I still remember the first time I held the original Galaxy Note. At that point in time it wasn’t really obvious just how critical larger-display smartphones were going to be in the future, nor just how close the smartphone market was to becoming a mature one. In a mature market it’s all about filling in the niches, something Samsung has been doing since the very beginning by casting a very large form factor net with its lineup of android devices.

I remember being intrigued with the original Note more for the active digitizer feature (S-Pen) than the large display. It was during the height of the draw something craze, and having a stylus seemed like a logical advantage. Two years I lean the other way entirely, it’s that bigger display that makes me interested in the form factor not just as a curiosity but as something I actually want to use daily.

This is now Samsung’s third Galaxy Note, and as the adage goes hopefully third time is indeed a charm. Not that the first two weren’t wildly popular to begin with, either.

The Note 3 is obviously an iterative product with iterative improvements. The basic formula of the Note is unchanged - huge display, bumped specs versus the S series flagship, and active digitizer pen. The improvements this time are bigger display while making the overall device dimensions smaller, much faster SoC, higher resolution display, better camera, and all the improvements around the edges you’d expect (802.11ac, USB 3.0, IR).

I always start out by talking about the industrial design, appearance, and feel of devices, and won’t change that with the Note 3. Let’s just say it - the design of the Note 3 honestly isn’t a significant departure from Samsung’s norm. Then again nobody should’ve expected a huge departure to begin with.

Whereas the Note 2 felt and looked a lot like a blown up SGS3, the Note 3 is likewise a bit like a larger SGS4, although I honestly see bits of SGS2 in it. The front is home to the huge display, the same kind of earpiece grille we always see from Samsung, front facing camera, physical home button, and capacitive menu and back buttons.

The edge of the Note 3 is ringed with the familiar chrome, although this time there’s a ridge which makes it more grippy. With bigger phones making the edges less slippery is important, the Note 3 hits the mark here nicely.

All the buttons are also in the usual places for Samsung, and feel great. Power is easy to get to, the volume rocker as well is nicely positioned.

Headphone jack and the IR port are up top, along with one of the 3 microphones used for noise cancelation on the Note 3.

There’s another microphone on the bottom right of the device, and the third is at the bottom to the left of the microUSB 3.0 type B connector jack.

There’s been a lot of talk about the presence of USB 3.0, even though the micro B connector type has been around for considerable time already and in a ton of devices. The Note 3 just has the misfortune of apparently being many people’s first exposure to the connector, whose awkward double lobed shape gives it forwards compatibility with microUSB 2.0. The rightmost region is just the familiar microUSB 2.0 connector, the left contains the pins for SuperSpeed signaling for 3.0. Plug something into the right 2.0 jack and you get 2.0 speed for transfers and charging. 3.0 at present should give you faster transfer rate (it doesn't in practice as you'll soon see), and eventually faster charging, but the Note 3 continues to use Samsung’s 2.0 amp charging spec and rate, but more on that later.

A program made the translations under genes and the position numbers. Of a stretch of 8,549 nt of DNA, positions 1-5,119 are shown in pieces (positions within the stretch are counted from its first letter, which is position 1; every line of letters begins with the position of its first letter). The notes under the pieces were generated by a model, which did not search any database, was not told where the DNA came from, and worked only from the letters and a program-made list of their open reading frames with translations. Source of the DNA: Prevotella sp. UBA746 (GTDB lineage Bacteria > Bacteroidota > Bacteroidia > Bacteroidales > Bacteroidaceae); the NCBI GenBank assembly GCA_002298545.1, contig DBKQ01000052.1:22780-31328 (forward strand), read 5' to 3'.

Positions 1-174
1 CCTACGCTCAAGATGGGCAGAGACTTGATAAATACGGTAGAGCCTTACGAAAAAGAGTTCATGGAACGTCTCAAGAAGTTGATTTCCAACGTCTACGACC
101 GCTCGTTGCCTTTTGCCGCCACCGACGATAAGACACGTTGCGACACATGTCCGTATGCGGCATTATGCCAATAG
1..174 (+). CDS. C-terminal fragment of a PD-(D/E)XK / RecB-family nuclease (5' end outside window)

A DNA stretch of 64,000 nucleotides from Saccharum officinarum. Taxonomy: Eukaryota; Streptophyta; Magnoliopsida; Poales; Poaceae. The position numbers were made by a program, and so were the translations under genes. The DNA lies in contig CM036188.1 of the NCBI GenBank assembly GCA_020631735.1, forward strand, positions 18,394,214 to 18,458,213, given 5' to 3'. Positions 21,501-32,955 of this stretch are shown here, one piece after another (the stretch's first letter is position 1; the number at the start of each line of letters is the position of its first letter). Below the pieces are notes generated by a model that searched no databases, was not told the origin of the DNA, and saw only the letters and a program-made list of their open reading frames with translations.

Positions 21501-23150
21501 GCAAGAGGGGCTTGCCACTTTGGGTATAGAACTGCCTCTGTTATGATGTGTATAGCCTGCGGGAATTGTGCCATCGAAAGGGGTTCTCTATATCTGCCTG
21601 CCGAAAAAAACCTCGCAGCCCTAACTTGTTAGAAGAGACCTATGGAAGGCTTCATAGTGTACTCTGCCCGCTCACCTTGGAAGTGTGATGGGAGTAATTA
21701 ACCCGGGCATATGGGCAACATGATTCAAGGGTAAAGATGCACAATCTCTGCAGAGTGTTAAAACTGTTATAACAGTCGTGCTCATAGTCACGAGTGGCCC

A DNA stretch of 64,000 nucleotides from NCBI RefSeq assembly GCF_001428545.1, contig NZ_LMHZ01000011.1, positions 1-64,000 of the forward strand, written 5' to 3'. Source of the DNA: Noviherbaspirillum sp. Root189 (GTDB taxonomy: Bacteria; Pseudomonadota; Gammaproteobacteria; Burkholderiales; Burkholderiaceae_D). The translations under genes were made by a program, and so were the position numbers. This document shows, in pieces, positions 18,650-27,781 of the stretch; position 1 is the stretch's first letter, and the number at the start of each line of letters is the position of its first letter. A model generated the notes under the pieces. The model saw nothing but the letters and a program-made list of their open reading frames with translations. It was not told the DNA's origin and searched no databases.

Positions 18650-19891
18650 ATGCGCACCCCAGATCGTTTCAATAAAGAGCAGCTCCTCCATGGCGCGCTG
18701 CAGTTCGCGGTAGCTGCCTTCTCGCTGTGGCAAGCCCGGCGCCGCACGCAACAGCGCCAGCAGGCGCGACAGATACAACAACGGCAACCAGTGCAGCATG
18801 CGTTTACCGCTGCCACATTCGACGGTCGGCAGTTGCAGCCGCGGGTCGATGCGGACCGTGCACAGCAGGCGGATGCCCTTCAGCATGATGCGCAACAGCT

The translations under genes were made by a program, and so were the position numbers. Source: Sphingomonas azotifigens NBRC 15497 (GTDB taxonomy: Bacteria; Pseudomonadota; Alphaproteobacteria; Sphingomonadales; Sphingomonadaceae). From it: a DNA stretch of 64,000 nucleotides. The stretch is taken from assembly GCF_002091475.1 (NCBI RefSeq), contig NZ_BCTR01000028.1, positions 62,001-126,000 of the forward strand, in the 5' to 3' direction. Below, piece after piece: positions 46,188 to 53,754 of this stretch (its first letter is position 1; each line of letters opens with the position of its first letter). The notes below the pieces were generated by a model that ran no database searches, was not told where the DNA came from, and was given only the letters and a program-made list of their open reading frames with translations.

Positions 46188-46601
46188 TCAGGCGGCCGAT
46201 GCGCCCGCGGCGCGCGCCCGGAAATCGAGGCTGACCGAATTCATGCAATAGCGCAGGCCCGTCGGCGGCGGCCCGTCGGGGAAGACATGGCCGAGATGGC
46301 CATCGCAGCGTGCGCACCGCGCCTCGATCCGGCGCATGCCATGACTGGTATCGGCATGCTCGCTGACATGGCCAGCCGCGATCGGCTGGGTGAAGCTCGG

Samsung Galaxy Note 3
(T-Mobile SM-N900T)
SoC 2.3 GHz Qualcomm Snapdragon 800 (MSM8974)
4x Krait 400 @ 2.3 GHz, Adreno 330 at 450 MHz
Display 5.7-inch Super AMOLED (1080p)
RAM 3 GB LPDDR3
WiFi 802.11a/b/g/n/ac (BCM4339) + BT 4.0
Storage 32 / 64 GB + microSDXC (up to 64 GB)
I/O microUSB 3.0, MHL 2.0, IR LED (remote), NFC
OS Android 4.3
Battery 3200 mAh, 3.8V, 12.1 Whr
Size / Mass 151.2 x 79.2 x 8.3mm, 168g
Camera 13 MP w/AF, LED (Rear Facing) – 1080p60, 720p120, 4k30
2 MP (Front Facing)

Whereas most of the Note 3 is par for the course for Samsung device design, the backside is something different entirely. Instead of the slick plastic that we normally get out of the Korean handset makers, the Note 3 backside material is plastic, textured to look like a leather bound book complete with faux stitching, and in the case of the black color, topped with a somewhat grippy rubbery finish. The white model doesn’t get that rubbery finish, and instead just feels like somewhat roughly textured plastic with the same faux leather pattern. I’ve held pleather, fake leather, and real leather, and this frankly isn’t any of that. It’s still injection molded plastic, but this time patterned so it looks vaguely leather.